Distance is a fickle friend.
It changes, all too capriciously, with our whims. On its own and when it is far away from our own affairs, it conjures up images of fantastic dreams, faraway coasts — sometimes sunshine, sometimes snow. The world seems soft and bright. Distance itself is a faraway and acceptable concept. At times real life intrudes. A train, coming in from the other end of the island. A car crossing the length of the expressway. The hours spent in the air on a cramped seat. Distinct, measurable. One place to another.
When it comes at them straight, most people surprisingly neither recoil from the idea of distance with horror nor shrink into themselves. It is just miles, they say. They laugh, though somewhat nervously. When the opportunity to consider distance comes before us, immediately the gaps between things lessen, and everybody thinks they can manage it. There are other things, other bonds, besides that which clearly ties us all together. It is not, as they all say, about seeing each other every day. Some element of mystery is required, some magic. It is a world where girls, no matter their age, silently watch boys they don’t know turn into men they dream about in the day and at night. The space is required, accepted, acceptable. A plane flies off the next day? No matter. Our love will keep us alive. We will count the days, the months. What is calculable seems acceptable as well, even if it takes some getting used to.
Or not, for there may be no older lie than the one which silently promises that absence makes the heart grow fonder.
The word itself, if I may say so, is deceptively short. The world shrinks when distance is presented as a mere concept. A fifteen-minute walk to your new friend’s house seems near until you find out she lives at the top of a hill. Fifteen hours on a plane seems bearable, but it’s also 10,000 kilometres away. The word itself hides an incomprehensible chasm of space, of time, and of all the other things that never pop out till the other person goes far, far away.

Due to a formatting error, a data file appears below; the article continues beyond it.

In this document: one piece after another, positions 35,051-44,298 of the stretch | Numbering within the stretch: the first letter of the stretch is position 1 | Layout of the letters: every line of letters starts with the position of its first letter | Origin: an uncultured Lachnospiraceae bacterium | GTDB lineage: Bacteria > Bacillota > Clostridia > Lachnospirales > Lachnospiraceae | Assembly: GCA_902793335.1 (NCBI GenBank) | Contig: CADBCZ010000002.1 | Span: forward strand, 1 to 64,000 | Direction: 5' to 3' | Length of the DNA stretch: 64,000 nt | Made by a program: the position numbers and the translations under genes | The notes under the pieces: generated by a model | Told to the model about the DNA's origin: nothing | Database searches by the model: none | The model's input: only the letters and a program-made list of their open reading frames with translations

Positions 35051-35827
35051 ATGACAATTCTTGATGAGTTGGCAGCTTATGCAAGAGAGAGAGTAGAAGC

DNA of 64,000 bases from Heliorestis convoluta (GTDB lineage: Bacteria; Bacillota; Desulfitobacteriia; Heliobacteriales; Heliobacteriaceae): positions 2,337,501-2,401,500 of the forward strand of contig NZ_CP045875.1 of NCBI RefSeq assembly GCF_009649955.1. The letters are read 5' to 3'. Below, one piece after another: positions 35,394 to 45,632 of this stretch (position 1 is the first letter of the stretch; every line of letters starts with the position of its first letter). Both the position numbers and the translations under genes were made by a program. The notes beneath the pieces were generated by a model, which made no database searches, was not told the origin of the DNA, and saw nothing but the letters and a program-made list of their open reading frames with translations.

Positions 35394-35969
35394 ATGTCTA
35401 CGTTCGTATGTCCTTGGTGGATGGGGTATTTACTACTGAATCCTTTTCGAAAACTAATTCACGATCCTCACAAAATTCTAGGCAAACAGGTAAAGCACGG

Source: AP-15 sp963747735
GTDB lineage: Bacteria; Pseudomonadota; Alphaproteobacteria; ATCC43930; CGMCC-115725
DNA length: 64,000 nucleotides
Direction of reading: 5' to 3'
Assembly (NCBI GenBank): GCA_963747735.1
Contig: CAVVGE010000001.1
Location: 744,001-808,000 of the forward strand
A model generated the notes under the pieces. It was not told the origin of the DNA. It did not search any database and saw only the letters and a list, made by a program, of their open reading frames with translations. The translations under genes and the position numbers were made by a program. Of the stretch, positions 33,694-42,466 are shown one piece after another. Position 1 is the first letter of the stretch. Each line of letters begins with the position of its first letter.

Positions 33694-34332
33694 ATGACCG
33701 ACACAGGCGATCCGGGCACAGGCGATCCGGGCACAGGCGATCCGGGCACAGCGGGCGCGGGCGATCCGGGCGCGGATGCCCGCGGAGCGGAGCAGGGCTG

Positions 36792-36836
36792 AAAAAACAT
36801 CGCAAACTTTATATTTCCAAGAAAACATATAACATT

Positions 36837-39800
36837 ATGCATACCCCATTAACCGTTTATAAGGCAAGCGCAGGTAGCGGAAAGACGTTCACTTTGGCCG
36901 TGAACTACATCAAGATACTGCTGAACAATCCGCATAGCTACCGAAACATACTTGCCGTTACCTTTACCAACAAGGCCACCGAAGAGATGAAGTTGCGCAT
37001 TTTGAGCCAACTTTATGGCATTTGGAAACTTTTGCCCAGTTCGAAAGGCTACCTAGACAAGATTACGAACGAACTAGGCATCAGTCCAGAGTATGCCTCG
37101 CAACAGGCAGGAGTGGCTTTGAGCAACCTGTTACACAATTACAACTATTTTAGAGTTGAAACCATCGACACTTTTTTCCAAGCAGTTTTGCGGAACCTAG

When you’re near everything seems smaller. Far away, even the small things count. What else is there to see or notice? When contact time is so limited, anything can happen. Some people find their true love in between the doors of a cafe every Friday afternoon, reading Nabokov in nerd glasses and muttering to himself. There is a cigarette lit, a puff. A sigh. It seems magical. But when someone near to your heart is so far away, a pause turns into an unbearable silence. A full stop, a sign of anger. Short sentences signify curtness, just as an unwillingness to ever talk properly. And then the question: why are you hurting me? It comes out silently, plaintively. The question is a little girl with big eyes who fears punishment. Because contact time is so rare, such an urgent cry for help is never voiced.
But the hours pass, and then the years. Bit by bit our dreams are eroded as we know more but see less. You shouldn’t have to tell someone, “if only we were closer…”; whatever space apart, near or far, we chose our loves, all the while knowing. We meet, we love, we fight. We cry, and then we make up. We love for a while, then we fight again. We meet, we have a good time; we fly, and then we fight. When does it stop? Perhaps never. We fell in love with a dream. The reality is, distance is a grainy film that obscures too many things, and it is not always something nearness can cure. Ironically, far away they seem less perfect, more like themselves, less suffocated by love. Their other, more distant, selves emerge. Wonderful as you are when you are together, who you deal with most of the time is the person he is when he is furthest from you.
We kid ourselves still. It is such a heavy burden, this distance apart. But what could be stronger (and worse) than love? Many things, it seems, and the most of all, time. You can’t put your arms around a memory.